NW Design Guild Blog

Category: Uncategorized

Baker’s Bay; the Ultimate Resort

post #2 beach

Just 190 miles off the southern coast of Florida lies the privately owned Bahamian Golf and Ocean Club known as Baker’s Bay. Surrounded by turquoise waters, Bakers bay is located atop the northern 600 acres of Great Guana Cay in the Abaco Islands.

past #2 house
Baker’s Bay Ocean Club offers luxurious spa treatments, beach lounging, and evening beach parties. It is also a place where discerning travelers and sports enthusiasts drop anchor, the island’s beautiful homes beckoning them back to the Bahamas for a lengthy stay.


The beautiful marina is set against a backdrop of a Bahamian Settlement inspired Village and can accommodate yachts of up to 250 feet in length and has exceptional docking facilities which include “boat-butler” service and extra-wide piers for docking MEGA-YACHTS.


Because of our custom design work in a client’s yacht, we were invited to design sectionals, sofas and chairs for the Great Room, Man-cave for our clients’ home in Baker’s Bay. This custom master-bench resides in a beautiful great room in their traditional plantation style home.

collage of furniture

“We just had our furniture installed yesterday. EVERYTHING looks FANTASTIC! We love it! Thanks so much!”

– Our Client


Legacies – Designing the Future

When recently researching on the internet, we came across the Gene Machine, a Westport Yacht we built custom furniture for. We were pleasantly surprised to see that William Garden (from our previous blog entry) was the naval architect for these Westport 40M yachts.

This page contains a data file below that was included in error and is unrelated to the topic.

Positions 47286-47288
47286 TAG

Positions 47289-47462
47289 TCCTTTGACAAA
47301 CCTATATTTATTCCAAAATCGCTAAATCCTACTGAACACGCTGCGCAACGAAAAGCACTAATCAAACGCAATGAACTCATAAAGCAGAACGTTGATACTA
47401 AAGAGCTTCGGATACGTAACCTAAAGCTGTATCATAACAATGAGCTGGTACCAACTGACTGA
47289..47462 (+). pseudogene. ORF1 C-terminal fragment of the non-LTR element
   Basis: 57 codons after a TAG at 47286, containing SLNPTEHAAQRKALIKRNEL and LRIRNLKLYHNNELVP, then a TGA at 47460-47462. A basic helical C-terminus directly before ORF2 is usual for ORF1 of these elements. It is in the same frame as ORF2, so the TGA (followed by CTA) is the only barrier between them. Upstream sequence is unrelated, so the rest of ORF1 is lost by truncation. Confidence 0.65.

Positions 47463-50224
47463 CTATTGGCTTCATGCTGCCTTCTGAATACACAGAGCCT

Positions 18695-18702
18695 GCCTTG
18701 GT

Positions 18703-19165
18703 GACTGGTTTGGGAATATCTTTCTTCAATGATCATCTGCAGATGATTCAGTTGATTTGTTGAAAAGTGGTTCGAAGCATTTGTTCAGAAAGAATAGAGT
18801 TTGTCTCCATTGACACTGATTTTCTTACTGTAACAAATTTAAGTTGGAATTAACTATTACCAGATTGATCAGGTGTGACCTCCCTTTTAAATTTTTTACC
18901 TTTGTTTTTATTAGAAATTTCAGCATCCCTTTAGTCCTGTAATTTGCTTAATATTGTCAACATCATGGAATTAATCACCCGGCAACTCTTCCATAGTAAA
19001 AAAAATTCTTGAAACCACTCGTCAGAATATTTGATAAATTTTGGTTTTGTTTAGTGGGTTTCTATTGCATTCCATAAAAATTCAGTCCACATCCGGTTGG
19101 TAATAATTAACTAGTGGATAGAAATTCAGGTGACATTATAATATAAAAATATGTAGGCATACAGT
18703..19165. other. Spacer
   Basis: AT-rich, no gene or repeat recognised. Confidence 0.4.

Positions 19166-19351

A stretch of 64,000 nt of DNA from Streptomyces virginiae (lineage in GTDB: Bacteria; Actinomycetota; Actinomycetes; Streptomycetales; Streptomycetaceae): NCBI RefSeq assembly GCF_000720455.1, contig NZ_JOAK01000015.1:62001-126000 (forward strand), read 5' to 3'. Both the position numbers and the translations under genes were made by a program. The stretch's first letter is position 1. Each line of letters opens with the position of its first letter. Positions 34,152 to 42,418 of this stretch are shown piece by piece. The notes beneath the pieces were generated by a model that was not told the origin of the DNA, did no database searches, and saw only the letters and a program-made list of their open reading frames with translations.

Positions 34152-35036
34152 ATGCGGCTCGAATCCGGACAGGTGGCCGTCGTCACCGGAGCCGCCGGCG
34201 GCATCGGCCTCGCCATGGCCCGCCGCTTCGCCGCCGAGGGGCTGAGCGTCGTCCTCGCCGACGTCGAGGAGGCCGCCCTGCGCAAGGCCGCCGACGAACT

When William began working with Maritime Shipyards in Ballard, he set up shop, producing several boats, including fishing boats and YACHTS.  Today, thousands of boat designs are credited to William’s name. His work is well known in the Seattle Design Community, and he is a legend in the world of boat design.


William Garden’s naval architectural legacy continues to thrive and grow, both in the Great Northwest and the world over with Westport Yachts continuing to stun and amaze the world with the beauty and precision of his designs. One of his eye-catching, head-turning works is the Gene Machine; a 40m Super yacht designed for low maintenance, an enduring lifespan, and of course for the good life!


With luxury this beautiful, you might question the name. What do genetics and Sailing have to do with one another? It does seem like an unlikely pairing. Enter Jonathan Rothberg, engineer and entrepreneur, inventor of the Personal Genome Machine, and owner of the yacht the Gene Machine. Rothberg has changed the face of science, genetics and medicine forever with the introduction of his ‘DNA Decoder’.


With the Personal Genome Machine, scientists can identify genetic structure, abnormalities and defects. In identifying these genomes and being able to break through the barriers of DNA, scientists are able to see genetic reasons why some people have cancers, autism or other diseases, and how to specifically and accurately treat them. This will also give scientists insight for future generations about how to prevent these genes from activating! And, there are other areas this technology can be harnessed. Farmers can use it to breed fast-growing super crops that resist pesticides and drought, and it can even carry over into areas of our day to day life, like laundry detergent, clothing, furniture, and so many others.